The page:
chest pain intermitant

Posted , 3 users are following.

This discussion has been locked due to a period of inactivity. Start a new discussion

I am a 30year old female quite active usually a good recovery time from working out from my target heart rate in the gym twice a week.  Do exercise of some form e.g walking the rest of the week.  I have a BP of 120/80 usualyl however my resting heart rate doesnt seem to get beneath 90beats a min and every so often i will get chest pain like a pulling/stabbing pain for a few mins then it dulls down into an ache I take some pain killers adn it goes till next time its quite often any ideas?  I had an ECG and it was normal

1 like, 7 replies

Report

7 Replies

  • Posted

    Hi Diana.   I understand your distress, and maybe  you are suffering from  ERTI,or  exercise related transient injury,,  sometimes known as  atheletes stitch.   ,,I am not a doctor or claim to diagnose  but i have trained athletically in the past  and  i learned that some foods taken just before exercise can adversely affect performance and  heartrate recovery  ,particulaly if containing caffiene of soluable sugars.  if your ECG was normal then there is not much to worry about  ,   in fact  worrying  is probably the commonest form irritation to the system, apart from smoking and achohol abuse  ,, good luck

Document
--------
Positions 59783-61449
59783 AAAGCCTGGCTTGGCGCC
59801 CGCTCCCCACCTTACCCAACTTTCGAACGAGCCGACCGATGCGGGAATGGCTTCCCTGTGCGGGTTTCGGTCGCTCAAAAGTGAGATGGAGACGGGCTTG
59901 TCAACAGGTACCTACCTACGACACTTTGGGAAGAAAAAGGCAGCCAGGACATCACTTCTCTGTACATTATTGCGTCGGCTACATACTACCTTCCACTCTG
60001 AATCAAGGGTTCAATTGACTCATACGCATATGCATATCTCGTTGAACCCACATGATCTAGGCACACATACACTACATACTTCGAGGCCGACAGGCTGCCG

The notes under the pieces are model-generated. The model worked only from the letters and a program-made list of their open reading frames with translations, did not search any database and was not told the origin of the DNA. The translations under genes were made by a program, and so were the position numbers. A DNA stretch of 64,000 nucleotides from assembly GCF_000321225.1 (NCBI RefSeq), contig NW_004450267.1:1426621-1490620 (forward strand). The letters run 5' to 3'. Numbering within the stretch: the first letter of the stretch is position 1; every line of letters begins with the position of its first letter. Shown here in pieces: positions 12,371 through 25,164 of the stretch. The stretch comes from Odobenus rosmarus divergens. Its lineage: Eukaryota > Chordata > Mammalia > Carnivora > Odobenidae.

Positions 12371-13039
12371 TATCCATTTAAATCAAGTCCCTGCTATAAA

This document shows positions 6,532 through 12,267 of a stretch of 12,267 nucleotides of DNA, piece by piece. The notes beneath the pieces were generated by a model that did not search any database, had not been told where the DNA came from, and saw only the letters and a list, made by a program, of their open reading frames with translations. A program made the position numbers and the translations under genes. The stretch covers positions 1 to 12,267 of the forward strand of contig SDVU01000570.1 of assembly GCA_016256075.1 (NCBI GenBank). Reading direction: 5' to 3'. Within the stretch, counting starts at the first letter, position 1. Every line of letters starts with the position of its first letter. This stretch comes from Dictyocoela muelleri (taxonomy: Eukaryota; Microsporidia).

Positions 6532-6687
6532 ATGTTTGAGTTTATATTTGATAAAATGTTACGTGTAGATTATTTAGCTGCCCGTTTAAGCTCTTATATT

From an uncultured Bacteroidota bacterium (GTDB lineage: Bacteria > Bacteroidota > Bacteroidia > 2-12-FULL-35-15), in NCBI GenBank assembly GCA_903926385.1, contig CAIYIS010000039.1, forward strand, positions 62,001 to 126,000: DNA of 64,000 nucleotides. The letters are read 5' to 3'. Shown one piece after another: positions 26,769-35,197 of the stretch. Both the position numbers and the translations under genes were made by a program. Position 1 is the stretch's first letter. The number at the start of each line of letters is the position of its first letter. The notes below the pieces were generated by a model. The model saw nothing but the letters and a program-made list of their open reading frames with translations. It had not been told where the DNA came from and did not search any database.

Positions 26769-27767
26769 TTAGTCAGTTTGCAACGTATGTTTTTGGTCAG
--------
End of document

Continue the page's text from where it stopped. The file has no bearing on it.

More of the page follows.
Report
    • Posted

      Thank you. I don't smoke or drink that much and before exercise I usually have water and some fruit (aboit 30 mins before hand)

      I was please my ECG was normal it's just been for a few weeks and my resting heart rate just doesn't settle

      Report
  • Posted

    i assume  this  fast heartbeat is post  EEG?  if not why did the medic not question it?  As an athelete  i would expect a resting heartbeat of around  60-65 bpm  so i suggest   ,if you are worried you ask to see a cardiologist  or at least  further  investigation by your GP  take care and  i hope all is well eventually
    Report
    • Posted

      Thank you it has been since the ecg and constantly Hugh even when sitting or lying doing nothing I have a gp at on 9th febvfor it
      Report
  • Posted

    HI diana ,thanks for reply  ,and im really pleased you are seeking  professional advise  please  ,if you will  let us know how you  get on ,i wish you well 
    Report
  • Posted

    Good day Diana.  Your lifestyle seems very short of sedimentary and your blood pressure is impressive with a normal pulse pressure.  In terms of the increased pulse rate, although not immensely fast, it can be regarded as higher than expected for someone that is maintaining a reasonable level of fitness. 

    Two explanations for the increased pulse with associated chest pain include an overactive thyroid gland or pre-existing anaemia.